Doe v. NH Department of Health and Human Services, Commissioner et al, No. 1:2018cv01039 - Document 148 (D.N.H. 2020)

Court Description: ORDER denying 105 Motion to Dismiss for Failure to State a Claim. So Ordered by Judge Joseph A. DiClerico, Jr.(gla)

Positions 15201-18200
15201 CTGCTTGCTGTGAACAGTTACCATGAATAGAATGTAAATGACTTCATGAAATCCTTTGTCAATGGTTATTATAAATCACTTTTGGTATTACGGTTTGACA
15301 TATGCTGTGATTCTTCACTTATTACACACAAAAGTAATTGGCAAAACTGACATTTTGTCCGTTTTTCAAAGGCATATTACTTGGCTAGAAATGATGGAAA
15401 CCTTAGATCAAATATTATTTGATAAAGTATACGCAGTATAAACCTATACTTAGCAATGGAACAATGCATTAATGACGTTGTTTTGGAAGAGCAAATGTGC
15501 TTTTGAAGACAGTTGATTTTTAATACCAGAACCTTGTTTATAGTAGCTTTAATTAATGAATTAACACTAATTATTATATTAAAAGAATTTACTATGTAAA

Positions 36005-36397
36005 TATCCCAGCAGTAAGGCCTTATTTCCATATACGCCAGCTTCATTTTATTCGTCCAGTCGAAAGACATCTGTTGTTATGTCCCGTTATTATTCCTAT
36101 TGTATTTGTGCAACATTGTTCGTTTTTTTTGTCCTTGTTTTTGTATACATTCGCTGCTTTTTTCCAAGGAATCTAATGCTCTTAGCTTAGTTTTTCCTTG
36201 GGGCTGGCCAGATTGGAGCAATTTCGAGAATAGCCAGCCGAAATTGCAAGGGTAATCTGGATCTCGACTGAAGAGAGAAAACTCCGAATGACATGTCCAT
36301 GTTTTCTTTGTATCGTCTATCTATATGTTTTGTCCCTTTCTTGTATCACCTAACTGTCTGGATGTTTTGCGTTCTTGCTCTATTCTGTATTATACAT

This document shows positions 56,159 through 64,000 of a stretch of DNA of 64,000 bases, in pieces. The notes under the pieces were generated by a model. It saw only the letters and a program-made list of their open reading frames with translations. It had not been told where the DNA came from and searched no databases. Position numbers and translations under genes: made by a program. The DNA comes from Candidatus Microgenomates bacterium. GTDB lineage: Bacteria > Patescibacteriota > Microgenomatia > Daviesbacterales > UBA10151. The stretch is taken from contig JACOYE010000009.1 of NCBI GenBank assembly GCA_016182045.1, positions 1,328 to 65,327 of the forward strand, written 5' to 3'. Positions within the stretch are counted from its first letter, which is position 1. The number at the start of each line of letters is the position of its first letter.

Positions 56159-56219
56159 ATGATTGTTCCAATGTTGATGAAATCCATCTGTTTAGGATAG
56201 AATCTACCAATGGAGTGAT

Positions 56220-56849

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Doe v. NH Department of Health and Human Services, Commissioner et al Doc. 148 UNITED STATES DISTRICT COURT FOR THE DISTRICT OF NEW HAMPSHIRE John Doe, et al. v. Civil No. 18-cv-1039-JD Opinion No. 2020 DNH 071 Commissioner, New Hampshire Department of Health and Human Services1 O R D E R John Doe, Jane Roe, Charles Coe, and Deborah Taylor filed a putative class action that challenges practices used by the Commissioner of the New Hampshire Department of Health and Human Services (“the Commissioner”) and four New Hampshire hospitals to involuntarily detain individuals who experience mental health crises and seek treatment in hospital emergency rooms. The New Hampshire Hospital Association and twenty hospitals (“the hospitals”) were granted leave to intervene in the action as plaintiffs and bring claims against the Commissioner of DHHS. The Commissioner moves to dismiss the hospitals’ claims. The hospitals object. 1Jeffrey A. Meyers was named as the Commissioner of the New Hampshire Department of Health and Human Services (“DHHS”) in the amended complaint, the motion to dismiss, and the objection. In the reply, Kerrin Rounds was identified as the Acting Commissioner of the New Hampshire Department of Health and Human Services. The DHHS website, www.dhhs.nh.gov/ocom/index.htm, states that Lori Shibinette is now the DHHS Commissioner, and she has been automatically substituted as the defendant in this case. Fed. R. Civ. P. 25(d). Dockets.Justia.com Standard of Review In considering a motion to dismiss under Federal Rule of Civil Procedure 12(b)(6), the court accepts the well-pleaded factual allegations in the complaint as true and construes reasonable inferences in the plaintiff’s favor. Breiding v. Eversource Energy, 939 F.3d 47, 49 (1st Cir. 2019). “To withstand a Rule 12(b)(6) motion, a complaint must contain sufficient factual matter to state a claim to relief that is plausible on its face.” Rios-Campbell v. U.S. Dept. of Commerce, 927 F.3d 21, 24 (1st Cir. 2019) (internal quotation marks omitted). The plausibility standard requires sufficient factual allegations “to remove the possibility of relief from the realm of mere conjecture.” Dumont v. Reily Foods Co., 934 F.3d 35, 44 (1st Cir. 2019) (internal quotation marks omitted). The purpose of the plausibility standard is to “weed out cases that do not warrant either discovery or trial.” Rios-Campbell, 927 F.3d at 24 (internal quotation marks omitted). Parties The hospital plaintiffs are the New Hampshire Hospital Association, Alice Peck Day Memorial Hospital, Androscoggin Valley Hospital, Catholic Medical Center, Cheshire Medical Center, Concord Hospital, Cottage Hospital, Elliot Hospital, 2 Frisbie Memorial Hospital, HCA Health Services of New Hampshire (Parkland Medical Center and Portsmouth Regional Hospital), Huggins Hospital, Littleton Hospital Association (Littleton Regional Healthcare), LRGHealthcare (Franklin Regional Hospital and Lakes Region General Hospital), Mary Hitchcock Memorial Hospital, Monadnock Community Hospital, New London Hospital, Southern New Hampshire Medical Center, Speare Memorial Hospital, Upper Connecticut Valley Hospital, Valley Regional Hospital, and Weeks Medical Center. The individual plaintiffs and the hospitals name the Commissioner of DHHS in her official capacity as the plaintiff in this case. The parties, however, from time to time, also refer to DHHS and the state as the defendant. It is understood by the parties that the Commissioner in her official capacity is the proper party defendant. Statutory Framework The hospitals’ claims in this case arise from the Commissioner’s practices with respect to persons experiencing mental health crises who are examined and evaluated in hospital emergency departments. The hospitals contend that the Commissioner is not fulfilling her statutory obligations to those persons, which results in violations of the hospitals’ 3 constitutional rights. The statutory framework for New Hampshire’s mental health services system follows. The “New Hampshire Public Health Mental Health Services System” was established under and is governed by RSA chapter 135-C. The purpose of RSA chapter 135-C is to enable the department of health and human services to: (a) Establish, maintain, and coordinate a comprehensive, effective, and efficient system of services for persons with mental illness. (b) Reduce the occurrence, severity and duration of mental, emotional, and behavioral disabilities. (c) Prevent mentally ill persons from harming themselves or others. RSA 135-C:1, I; Petition of Sawyer, 170 N.H. 197, 200 (2017). DHHS is required to “establish, maintain, implement, and coordinate a system of mental health services under [RSA chapter 135-C].” RSA 135-C:3. The mental health services system “shall be supervised by the Commissioner” of DHHS. Id. The chapter states that “[a]ny person seeking services from the state mental health services system may apply to an approved community mental health program or to a receiving facility.” RSA 135-C:12, I. Once a person seeks services at the emergency department of a local hospital or a community mental health center, or services are sought on a person’s behalf, the person is examined 4 and a determination is made as to whether that person meets the criteria for involuntary emergency admission provided in RSA 135-C:27. Alternatively, if a “peace officer” takes a person into protective custody because of his or her behavior, the officer is required to transport the person “directly to an emergency room of a licensed general hospital” or to another place designated by the community mental health program serving that area. RSA 135-C:28, III. “The involuntary emergency admission of a person shall be to the state mental health services system under the supervision of the Commissioner.” RSA 135-C:28, I (emphasis added). Admission to the mental health services system “may be ordered upon the certificate” of an approved medical care provider at a hospital emergency department or community mental health center when the person examined meets the criteria of RSA 135-C:27. RSA 135-C:28, I. The Commissioner keeps a list of medical providers who are approved by her to administer IEA examinations and to complete IEA certificates. RSA 135-C:28, I. The “Petition and Certificate for Involuntary Emergency Admission (IEA)” is a form that is available on the website www.courts.state.nh.us and is designated “NHJB-2826-D”. no. 103-2. Doc. The form includes sections for a petitioner’s statement about the person’s dangerousness, for a witness’s 5 statement about the person’s dangerous acts or behaviors, and for reports of the physical and mental examinations done by medical providers. The last part of the form is entitled the “State of New Hampshire Certificate of Examining Physician or APRN for Involuntary Emergency Admission.” In the certificate, the approved medical provider certifies to the provider’s qualifications, that the provider is not a relative of the mentally ill person, and that the required examinations have been conducted. The provider then certifies that, in his or her opinion, the criteria of RSA 135-C:27 are satisfied “as the person is in such mental condition as a result of mental illness that s/he poses a serious likelihood of danger to self or others.” Doc. no. 103-2, at *8. Once an IEA certificate is completed, “a law enforcement officer shall, [unless an exception applies], take custody of the person and shall immediately deliver such person to the receiving facility.” RSA 135-C:29, I. If certain specified situations arise “before custody of the person is accepted by a law enforcement officer pursuant to RSA 135-C:29, the certificate may be rescinded and the person who is the subject of the certificate released.” RSA 135-C:29-a, I. “New Hampshire hospital and any other facility approved by the Commissioner 6 shall be designated as receiving facilities for the care, custody, and treatment of persons subject to involuntary admissions.” RSA 135-C:26, I. Designated receiving facilities are authorized to accept “persons involuntarily admitted to the state mental health services system” for “care, custody, and treatment.” C:2, XIV. RSA 135- As is noted above, however, the Commissioner acknowledges that designated receiving facilities may not be available to accept IEA-certified persons, which then requires private hospitals to house those persons.2 An IEA-certified person is entitled to a probable cause hearing within three days after admission to the mental health services system. RSA 135-C:31, I. 2 For purposes of the probable The New Hampshire legislature is also aware of the problem of psychiatric boarding in private hospitals that is at issue in this case. The legislature has anticipated that DHHS may need to change its procedures in response to this case. Senate Bill 11, which became effective in July of 2019 and is codified in part at RSA 151:2-h, states: No later than 30 days following the first decision on the merits in Doe v. NH Department of Health and Human Services, et al. #1:18-CV-01039, or a court-approved agreement of all parties in the case, the Commissioner of the department of health and human services shall initiate emergency rulemaking consistent with either the first decision on the merits or the court-approved agreement. The Commissioner shall adopt such rules within 90 days of initiating rulemaking. 7 cause hearing, the person is entitled to notice of certain rights, including the right to counsel and the right “[t]o apply for admission on a voluntary basis.” RSA 135-C:30. The person may also request a continuance of the hearing or waive the hearing. RSA 135-C:31, II & III. At the probable cause hearing, the burden is on the petitioner to show that probable cause existed for the involuntary emergency admission. I. RSA 135-C:31, The district court is required to render its decision as soon as possible “but not later than the end of the court’s next regular business day.” Id. Background Information The following background information is summarized from the allegations in the hospitals’ amended complaint (document no. 77) and from documents provided with or cited in the amended complaint. For purposes of a motion to dismiss, the properly pleaded allegations in the complaint are taken as true. In the complaint, the hospitals allege that the Commissioner engages in practices, together known as psychiatric boarding, through which the hospitals are required to house psychiatric patients who are subject to IEA certificates. The hospitals cite the DHHS website which describes the involuntary emergency admission (“IEA”) process used by DHHS. 8 N.H.D.H.H.S., Involuntary Emergency Admissions (IEA), www.dhhs.nh.gov/dcbcs/ nhh/eligibility.htm (last visited April 9, 2020) [http://perma.cc/PLG9-7ST9] (“DHHS website”). The DHHS website states that “[t]he IEA process begins with a visit to a local hospital Emergency Department or CMHC [community mental health center], and the completion of an IEA Petition requesting admission to New Hampshire Hospital.” As DHHS explains, New Hampshire Hospital does not provide “walk-in emergency or crisis services.” For that reason, the website directs a person in need of emergency psychiatric services to “[c]ontact your local hospital Emergency Department or the local Community Mental Health Center (CMHC).” Id. The website also directs people who are seeking involuntary emergency admission of another person for psychiatric reasons to take that person to the emergency department of a local hospital or to a CMHC for evaluation or ask the local police for help. New Hampshire law requires hospitals in the state to “operate an emergency department offering emergency services to all individuals regardless of ability to pay 24 hours every day, 7 days a week.” RSA 151:2-g. Once a person is at the hospital emergency department, an approved medical care provider conducts physical and mental health examinations and evaluations. The website states that if involuntary emergency inpatient admission 9 to New Hampshire Hospital is appropriate, the hospital emergency department will make those arrangements, although the person may have to wait at the hospital emergency department until a bed becomes available. When no bed is available at New Hampshire Hospital or another designated receiving facility, the Commissioner directs the hospitals not to deliver an IEA-certified person to the facility. Instead, the Commissioner requires the hospitals to provide services to the IEA-certified person until a bed in a designated receiving facility becomes available. The Commissioner also does not provide probable cause hearings within three days of when an IEA certificate is completed. To avoid that statutory obligation, the Commissioner requires hospital personnel to complete new IEA certificates every three days, along with the required examinations and evaluations. The Commissioner’s psychiatric boarding practice causes IEA-certified persons to spend days and sometimes weeks in hospital emergency departments instead of receiving treatment in a designated receiving facility. The Commissioner’s psychiatric boarding practice, requiring hospitals to house IEA-certified persons indefinitely, has continued for years. The hospitals provide statistics about the numbers of IEA-certified persons that have been and are being 10 boarded in hospital emergency rooms. They also provide statistics of their own recent experiences with psychiatric boarding. Psychiatric boarding causes IEA-certified persons not to receive the mental health treatment that they need and that would be provided at a designated receiving facility. Psychiatric boarding also deprives hospitals of the use of space in their facilities and requires hospital staff to provide services, including repeated IEA certification services. In 2017, the legislature passed House Bill 400 that the hospitals allege was intended to address the lack of probable cause hearings for IEA patients. The bill directed the Commissioner to develop a plan with recommendations to provide due process for IEA-certified persons who are waiting for delivery to a designated receiving facility. Representatives from several hospitals, DHHS, the Attorney General’s Office, New Hampshire Hospital, and the Department of Information Technology met between August and December of 2017 to fulfill that directive. They were unable, however, to formulate a plan to provide probable cause hearings to IEA-certified persons who were being held in hospital emergency rooms. In its “10-Year Mental Health Plan” dated January of 2019, DHHS recognized that the practice of boarding IEA-certified persons in hospital emergency departments requires alternative 11 measures. Doc. 77-4, at 2. DHHS also acknowledged that “[t]he number of NH residents waiting in hospital EDs for admission to inpatient psychiatric treatment fluctuates significantly, but has increased steadily over the past several years.” Id. at 9. DHHS explained in the Plan: In many cases, adults and children remain in hospital examination cubicles in hectic ED environments for a week or more before they are transferred to specialty psychiatric treatment or are discharged. EDs are not intended to serve as long-term waiting spaces. More importantly, these waits delay comprehensive therapeutic treatment. Id. DHHS recommended a list of changes “to materially impact the current boarding crisis.” Id. at 3. The financial costs of psychiatric boarding are significant. The hospitals have had to undertake new construction and renovations to make secure space for IEA patients that have cost larger hospitals more than $1,000,000 and have cost smaller hospitals hundreds of thousands of dollars. The hospitals have also incurred unreimbursed costs for boarding IEA-certified persons. They allege the most significant costs are due to increased staffing needs. The legislature enacted Senate Bill 11 in the 2019 session which appropriated funds to DHHS for purposes that include additional beds in designated receiving facilities. Doc. 77-5. Senate Bill 11 also requires insurers to pay a per diem rate for 12 IEA patients boarded in hospitals that are not designated receiving facilities. The bill took effect on July 1, 2019. The Hospitals’ Claims The hospitals bring five claims against the Commissioner. Counts I, II, and III are brought pursuant to 42 U.S.C. § 1983. In Count I, the hospitals allege that the Commissioner’s psychiatric boarding practice constitutes an unlawful taking of their property for public use in violation of the Fifth and Fourteenth Amendments. In Count II, they allege that the practice interferes with their possessory rights in their emergency departments which constitutes an unreasonable seizure in violation of the Fourth Amendment. In Count III, they allege that the practice violates their rights to procedural and substantive due process by seizing and taking their property and denying them their fundamental right to use their emergency departments. Count IV alleges an unlawful taking in violation of the New Hampshire Constitution, and Count V alleges violations of RSA 135-C:29, I; RSA 135-C:30, V; and RSA 135C:31, I. The hospitals seek a declaration that the Commissioner’s practice violates their federal constitutional rights, state constitutional rights, and statutory rights. 13 They also seek a permanent injunction against the practice, nominal damages, and attorneys’ fees and costs. Discussion The Commissioner moves to dismiss all of the hospitals’ claims. She contends that the claims under § 1983, Counts I, II, and III, fail because there is no state action alleged. She also contends that Count I does not allege a taking in violation of the Fifth Amendment, Count II does not allege an unreasonable seizure under the Fourth Amendment, and Count III does not allege a Fourteenth Amendment substantive due process claim. Presuming that the federal claims will be dismissed, the Commissioner asks the court to decline to exercise supplemental jurisdiction over the state claims, Counts IV and V, or alternatively, to dismiss those claims on the merits. The hospitals defend their claims on all grounds raised in the motion. I. State Action In Counts I, II, and III, the hospitals allege claims pursuant to § 1983. “To state a claim for relief in an action brought under § 1983, [plaintiffs] must establish that they were deprived of a right secured by the Constitution or law of the 14 United States, and that the alleged deprivation was committed under color of state law.” Am. Mfrs. Mut. Ins. Co. v. Sullivan, 526 U.S. 40, 49-50 (1999). The state action requirement “excludes from its reach merely private conduct, no matter how discriminatory or wrongful.” omitted). Id. (internal quotation marks A failure to act, despite a duty to do so, however, is state action for purposes of liability under § 1983. Clark v. Taylor, 710 F.2d 4, 9 (1st Cir. 1983) (“Liability under section 1983 may be imposed both for action that deprives a plaintiff of a constitutional right and for failure to act, when there is a duty to act, to prevent such a deprivation.”). The hospitals allege that the Commissioner directs persons experiencing mental health crises to emergency departments in private hospitals. Then, after the person is admitted to the state mental health services system pursuant to an IEA certificate, the Commissioner will not allow delivery of the IEA-certified person to a designated receiving facility when a bed is not available. In addition, the hospitals allege the Commissioner does not provide for probable cause hearings for IEA-certified persons while they are housed in hospital emergency departments and that practice further necessitates the use of their staff because the Commissioner requires that the certification process be completed again every three days. 15 As a result, IEA-certified persons are forced to remain at the private hospitals indefinitely while they wait for a bed to become available. The hospitals contend that the Commissioner’s practice, known as psychiatric boarding, is a taking of their property, in violation of the Fifth Amendment, an unreasonable seizure of their property in violation of the Fourth Amendment, and a violation of their procedural and substantive due process rights under the Fourteenth Amendment. The Commissioner contends that the hospitals do not allege any state action because they made private and discretionary decisions to admit IEA-certified persons when there are no designated receiving facilities available.3 She argues that IEA- certified persons are not admitted to the state’s mental health services system under RSA chapter 135-C until they are delivered to a designated receiving facility. For that reason, the Commissioner contends, she has no duty to the hospitals to provide beds in designated receiving facilities for delivery of IEA-certified persons or to provide probable cause hearings for 3 The Commissioner also contends that the hospitals failed to allege state action to support their claim under the New Hampshire Constitution in Count IV and relies on the same standard used for state action in § 1983 cases. Therefore, for purposes of the motion to dismiss Count IV, state action is considered in the context of Counts I, II, and III. 16 IEA-certified persons who are boarded in hospital emergency departments. A. Admission In the order denying the Commissioner’s motion to dismiss the individual plaintiffs’ claims, the court construed RSA 135C:27-33 to mean that once an IEA certificate is completed, the certified person is admitted to the state mental health services system and is in the custody and control of the Commissioner. Certification requires the Commissioner to provide a designated receiving facility where the IEA-certified person can be delivered and also requires the Commissioner to provide for probable cause hearings within three days. Therefore, at the time an IEA certificate is completed, the Commissioner has a duty to provide beds in a designated receiving facility and to provide probable cause hearings for IEA-certified persons within three days. B. Voluntary and Discretionary Actions To avoid those obligations, the Commissioner contends that the hospitals and approved medical care providers are acting voluntarily when they examine and evaluate persons who seek 17 services at private hospital emergency departments. She further contends that the approved medical care providers could exercise their discretion not to complete IEA certificates if the hospitals wanted to avoid housing certified persons. Instead, she argues, the hospitals could simply turn away persons who are experiencing mental health crises and are seeking services. This is an unusual position to take given the purposes and goals of RSA chapter 135-C. As the court explained in the order denying the Commissioner’s motion to dismiss the individual plaintiffs’ amended complaint, the Commissioner’s argument fails for a variety of legal and ethical reasons. The Commissioner does not dispute that the IEA certificates completed by approved medical care providers are valid and effective. Once an IEA certificate is completed, the certified person is admitted to the state mental health services system and is in the custody and control of the Commissioner. Therefore, even if the hospitals and their approved medical care providers were acting as mere volunteers and could turn away patients seeking services, the Commissioner cannot avoid her obligations once an IEA certificate is completed. 18 C. Result Upon completion of an IEA certificate, the Commissioner has a duty to provide a bed in a designated receiving facility where a certified person can be delivered. Irrespective of the facilities problem, the Commissioner has a duty mandated by statute to provide for probable cause hearings within three days of when an IEA certificate is completed. A failure to comply with these statutory duties constitutes state action. 710 F.2d at 9. Clark, Therefore, the hospitals have sufficiently alleged state action to support their claims under § 1983. II. Counts I, II, and III – Violation of a Constitutional Right In addition to state action to support a § 1983 claim, plaintiffs must allege “that they were deprived of a right secured by the Constitution or law of the United States.” Mfrs. Mut. Ins. Co., 526 U.S. at 49-50. Am. The Commissioner contends that the hospitals have not alleged a taking to support Count I, an unreasonable seizure of property to support Count II, or a substantive due process violation to support Count III. A. Count I – Taking “The Takings Clause of the Fifth Amendment states that ‘private property [shall not] be taken for public use, without 19 just compensation.’” Knick v. Township of Scott, Penn., 139 S. Ct. 2162, 2167 (2019). The Takings Clause applies to the states through the Fourteenth Amendment. 1933, 1942 (2017). Murr v. Wisconsin, 137 S. Ct. A prohibited taking may occur through “direct appropriation of property, or the functional equivalent of a practical ouster of the owner’s possession” or through regulation that is so burdensome it becomes a taking. Id. The Commissioner contends that Senate Bill 11 makes the takings claim moot because it provides for just compensation. The Commissioner also argues that no taking occurred because the hospitals voluntarily board IEA-certified persons and that the hospitals have not alleged facts to support a regulatory taking. 1. Senate Bill 11 The Commissioner argues that Senate Bill 11, which became effective in July of 2019, provides for “just compensation” because it requires insurers to pay a per diem rate for IEAcertified persons who are waiting in hospital emergency departments. Relying on Horne v. Dep’t of Agric., 569 U.S. 513, 525 (2013), the Commissioner argues that “‘if the government has provided an adequate process for obtaining compensation, and if 20 resort to that process yields just compensation, then the property owner has no claim against the Government for a taking.’” (quoting Williamson County Regional Planning Comm’n v. Hamilton Bank of Johnson City, 473 U.S. 172, 194-95 (1985)). In Horne, the Supreme Court considered a takings claim by California raisin growers that was asserted as an affirmative defense to the Department of Agriculture’s actions under the Agricultural Marketing Agreement Act (“AMAA”) to limit the supply of raisins on the market. Horne, 569 U.S. at 516. The Department challenged the ripeness of the defense under Williamson. Id. at 526. The Supreme Court applied the Williamson ripeness standard but decided that, under the AMAA, Tucker Act jurisdiction was withdrawn so that the takings claim defense was not premature. Id. at 527-28. After Horne was decided, the Supreme Court overruled that part of the ripeness standard established in Williamson County that required a plaintiff to first seek compensation under state law. Knick, 139 S. Ct. at 2167. Instead, “[a] property owner has an actionable Fifth Amendment takings claim when the government takes his property without paying for it.” Id. The Commissioner has not cited Knick or explained how her reliance on Horne applies here or survives the holding in Knick. 21 Therefore, the Commissioner has not shown that Senate Bill 11 renders the hospitals’ takings claim moot.4 2. Merits of Takings Claim The Commissioner contends that the hospitals have not alleged an actionable regulatory takings claim because the hospitals voluntarily participate in the IEA-certification process and choose to keep IEA-certified persons in their emergency rooms when they are free to release them from the hospital. The Commissioner argues that there is no regulatory taking because no state law requires the hospitals to provide services to IEA-certified persons. The hospitals object and argue that they have alleged facts that show the Commissioner’s psychiatric boarding practice under RSA chapter 135-C, along with the hospitals’ statutory obligation to provide emergency services and medical providers’ obligations to provide competent medical care, constitute a regulatory taking. “[T]he plain language of the Takings Clause requires the payment of compensation whenever the government acquires private 4 In addition, the hospitals allege that potential payments from insurers would not cover even half of the IEA-certified persons that have been subject to psychiatric boarding. For that reason, they argue, the availability of some insurance payments would not render the hospitals’ takings claim moot. 22 property for a public purpose.” Murr, 137 S. Ct. at 1942 (internal quotation marks omitted). Government regulation “can be so burdensome as to become a taking.” Id. Regulatory taking is “characterized by ad hoc, factual inquiries, designed to allow careful examination and weighing of all the relevant circumstances.” Id. Two types of regulation are recognized as takings. Generally, “a regulation which denies all economically beneficial or productive use of land will require compensation under the Takings Clause.” omitted). Id. (internal quotation marks Alternatively, “when a regulation impedes the use of property without depriving the owner of all economically beneficial use, a taking still may be found based on a complex of factors.” Id. at 1943 (internal quotation marks omitted). Those factors include “(1) the economic impact of the regulation on the claimant, (2) the extent to which the regulation has interfered with distinct investment-backed expectations, and (3) the character of the governmental action.” Id. “A central dynamic of the Court’s regulatory takings jurisprudence, then, is its flexibility.” Id. As alleged by the hospitals, the Commissioner’s psychiatric boarding practice under RSA chapter 135-C impedes their use of their emergency departments and staff. 23 The hospitals are obligated to house and care for IEA-certified persons who have been admitted to the state mental health services system but have not been delivered to a designated receiving facility because of a lack of beds. The hospital staff is required to complete examinations and evaluations to re-certify those persons every three days. The Commissioner has not shown that the hospitals voluntarily undertake the IEA certification process or that they voluntarily house IEA-certified persons when the Commissioner fails to provide a designated receiving facility for that patient.5 The circumstances alleged suggest a taking. The Commissioner’s challenges, if properly supported, would refute that showing. The takings claim may be challenged, if appropriate, after further factual development through a motion for summary judgment. 5 The Commissioner mistakenly cites RSA 135-C:39 to show that hospitals could release IEA certified patients. As is thoroughly explained in the order denying the Commissioner’s motion to dismiss the individual plaintiffs’ amended complaint (see footnote 11 in that order), RSA 135-C:39 applies to the involuntary admission process, not the involuntary emergency admission process. The Commissioner has not shown that RSA 135C:39 applies to IEA-certified persons. 24 B. Count II – Unreasonable Seizure The Fourth Amendment protects against unreasonable seizures of property. U.S. Const. amend. IV. Under the Fourth Amendment, “[a] seizure of property occurs when there is some meaningful interference with an individual’s possessory interests in that property.” Soldal v. Cook County, 506 U.S. 56, 61 (1992). The Commissioner contends that the hospitals have not alleged a Fourth Amendment claim of a seizure of their property because their allegations are insufficient to state a Fifth Amendment takings claim. As is explained above, however, the hospitals’ allegations in support of their Fifth Amendment takings claim in Count I are sufficient to avoid dismissal. Therefore, the Commissioner has not shown that Count II must be dismissed. C. Count III – Substantive Due Process In Count III, the hospitals allege that the Commissioner’s psychiatric boarding practice violates their rights to procedural and substantive due process. The Commissioner moves to dismiss the substantive due process part of the claim on the ground that the allegations do not show conscience-shocking 25 behavior.6 The hospitals assert that the Commissioner’s use of their facilities and her indifference over many years to the harm that has caused constitute conscience-shocking behavior. Under the First Circuit standard, to state a viable substantive due process claim, a plaintiff must allege facts that show “the deprivation of an established life, liberty, or property interest, and that such deprivation occurred through governmental action that shocks the conscience.” Lambert v. Fiorentini, --- F.3d ---, 2020 WL 401499, at *4 (1st Cir. Jan. 24, 2020). To constitute a substantive due process violation, the challenged governmental action must be “egregiously unacceptable, outrageous, or conscience-shocking.” Id. Stated in other terms, “[t]o establish a substantive due process claim, a plaintiff must demonstrate an abuse of government power that shocks the conscience or action that is legally irrational in that it is not sufficiently keyed to any legitimate state interests.” Collins v. Nuzzo, 244 F.3d 246, 250 (1st Cir. 2001). The hospitals allege that, through the psychiatric boarding practice, the Commissioner required them to hold IEA-certified 6 The Commissioner challenged the procedural due process claim only on the ground that state action was lacking. Because the hospitals have alleged sufficient state action to support their § 1983 claims, that ground for dismissal fails. 26 persons in their emergency departments for days and sometimes even weeks without help or payment from the state and without treatment for the IEA-certified persons. Based on the IEA certification, those persons were found to pose a likelihood of danger to themselves or others. The hospitals allege that hospital emergency departments are not equipped or staffed to deal with psychiatric patients with those criteria. The hospitals claim that the Commissioner is aware of and requires the psychiatric boarding practice. On the DHHS website, DHHS instructs those experiencing mental health crises to go to local hospital emergency departments and warns that they may have to wait in a local hospital emergency department until a bed becomes available in a designated receiving facility.7 The hospitals allege that the psychiatric boarding practice has existed for years, despite the concerns and complaints of IEA-certified persons and the hospitals, and that the Commissioner has continued her reliance on the psychiatric boarding practice despite her acknowledgment of the harm it causes. 7 Because of a lack of facilities and services, as DHHS has acknowledged in its “10-Year Mental Health Plan,” hospitals have had to hold IEA-certified persons in inappropriate conditions, such as cubicles in emergency departments or a small and windowless room without any plan or schedule for release and without treatment. 27 The broader context in which psychiatric boarding occurs, and has occurred, and the full extent of the consequences to patients, hospitals, and hospital staff are relevant to determine the viability of the substantive due process claim. Whether the psychiatric boarding practice shocks the conscience or is legally irrational without any legitimate governmental interest are issues that should be factually developed through discovery. If appropriate, the claim may be challenged through summary judgment. III. Supplemental Jurisdiction Based on the presumption that the hospitals’ federal claims, Counts I, II, and III, would be dismissed, the Commissioner asks the court to decline to exercise jurisdiction over the state law claims, Counts IV and V. 1367(c)(3). dismissed. See 28 U.S.C. § Counts I, II, and III, however, have not been Therefore, the Commissioner does not provide grounds to decline to exercise supplemental jurisdiction under § 1367. IV. State Law Claims – Counts IV and V The Commissioner also moves to dismiss Counts IV and V on the merits. She argues that the hospitals’ claims under the New Hampshire Constitution in Count IV should be dismissed for the 28 same reasons she raised to dismiss the federal claims in Counts I, II, and III. Because the Commissioner’s arguments were not successful, Count IV also survives the motion to dismiss. In Count V, the hospitals seek a declaration that the Commissioner’s psychiatric boarding practice violates RSA 135C:29, I; 30, V; and 31, I and a permanent injunction against future violations. The Commissioner moves to dismiss Count V on the grounds that the hospitals do not have a private cause of action under RSA chapter 135-C and that she is not violating the cited statutes. A. Private Cause of Action The hospitals are seeking a declaratory judgment under 28 U.S.C. § 2201 and injunctive relief.8 The cases cited by the Commissioner in support of her assertion that the hospitals lack a private cause of action under RSA chapter 135-C pertain to claims for compensatory damages and the preclusive effect of sovereign immunity. 14-15 (D.N.H. 1993). See, e.g., Noyes v. Moyer, 829 F. Supp. 9, The Commissioner has not shown that the hospitals lack a cause of action under § 2201 or that they are precluded from seeking prospective injunctive relief. 8 The hospitals are also seeking nominal damages but not compensatory damages. 29 B. Violation of RSA 135-C:29, I; 30, V; and 31, I 31, I The Commissioner also argues that the cited statutes do not require her to deliver an IEA-certified person to a designated receiving facility immediately after certification or to provide for a probable cause hearing until after the patient arrives at a facility. Based on her construction of the cited statutes, she contends that no violation of the statutory procedure occurs when an IEA-certified person is required to stay in a hospital emergency room indefinitely without a probable cause hearing. As is explained above and in the order denying the Commissioner’s motion to dismiss the individual plaintiffs’ claims, the court construes those statutes differently. Contrary to the Commissioner’s view, a person is admitted to the mental health services system upon completion of an IEA certificate. Completion of an IEA certificate, therefore, requires immediate delivery of the certified person to a designated receiving facility and a probable cause hearing within three days of certification. Therefore, the hospitals have stated a claim for a declaratory judgment and for permanent injunctive relief, as alleged in Count V. 30 V. Summary • In accordance with RSA 135-C:27-33, involuntary emergency admission to the state mental health services system occurs when an IEA certificate is completed. • The Commissioner has a statutory duty to provide beds in designated receiving facilities for delivery of IEA-certified persons immediately after an IEA certificate is completed. • The Commissioner also has a statutory duty to provide IEA-certified persons with probable cause hearings within three days of when an IEA certificate is completed. • The hospitals allege that the Commissioner has failed to provide beds in designated receiving facilities for delivery of IEA-certified persons immediately after IEA certificates are completed. • The hospitals also allege that the Commissioner has failed to provide probable cause hearings for IEAcertified persons while they are boarded in hospital emergency rooms. 31 • As alleged, the Commissioner’s failure to comply with her statutory duties is state action for purposes of • the plaintiffs’ claims in Counts I, II, and III. The hospitals’ allegations in support of Counts I, II, and III are sufficient to state claims of violations of the Fourth, Fifth, and Fourteenth Amendments of the United States Constitution. • The Commissioner did not provide grounds to dismiss the hospitals’ claim in Count IV under the New Hampshire Constitution or their claim in Count V seeking a declaratory judgment and injunctive relief to stop the Commissioner’s alleged violations of RSA 135-C:29, I; 30, V; and 31, I 31, I. Conclusion For the foregoing reasons, the Commissioner’s motion to dismiss the hospitals’ amended complaint (document no. 105) is denied. SO ORDERED. ______________________________ Joseph A. DiClerico, Jr. United States District Judge May 1, 2020 cc: Counsel of record. 32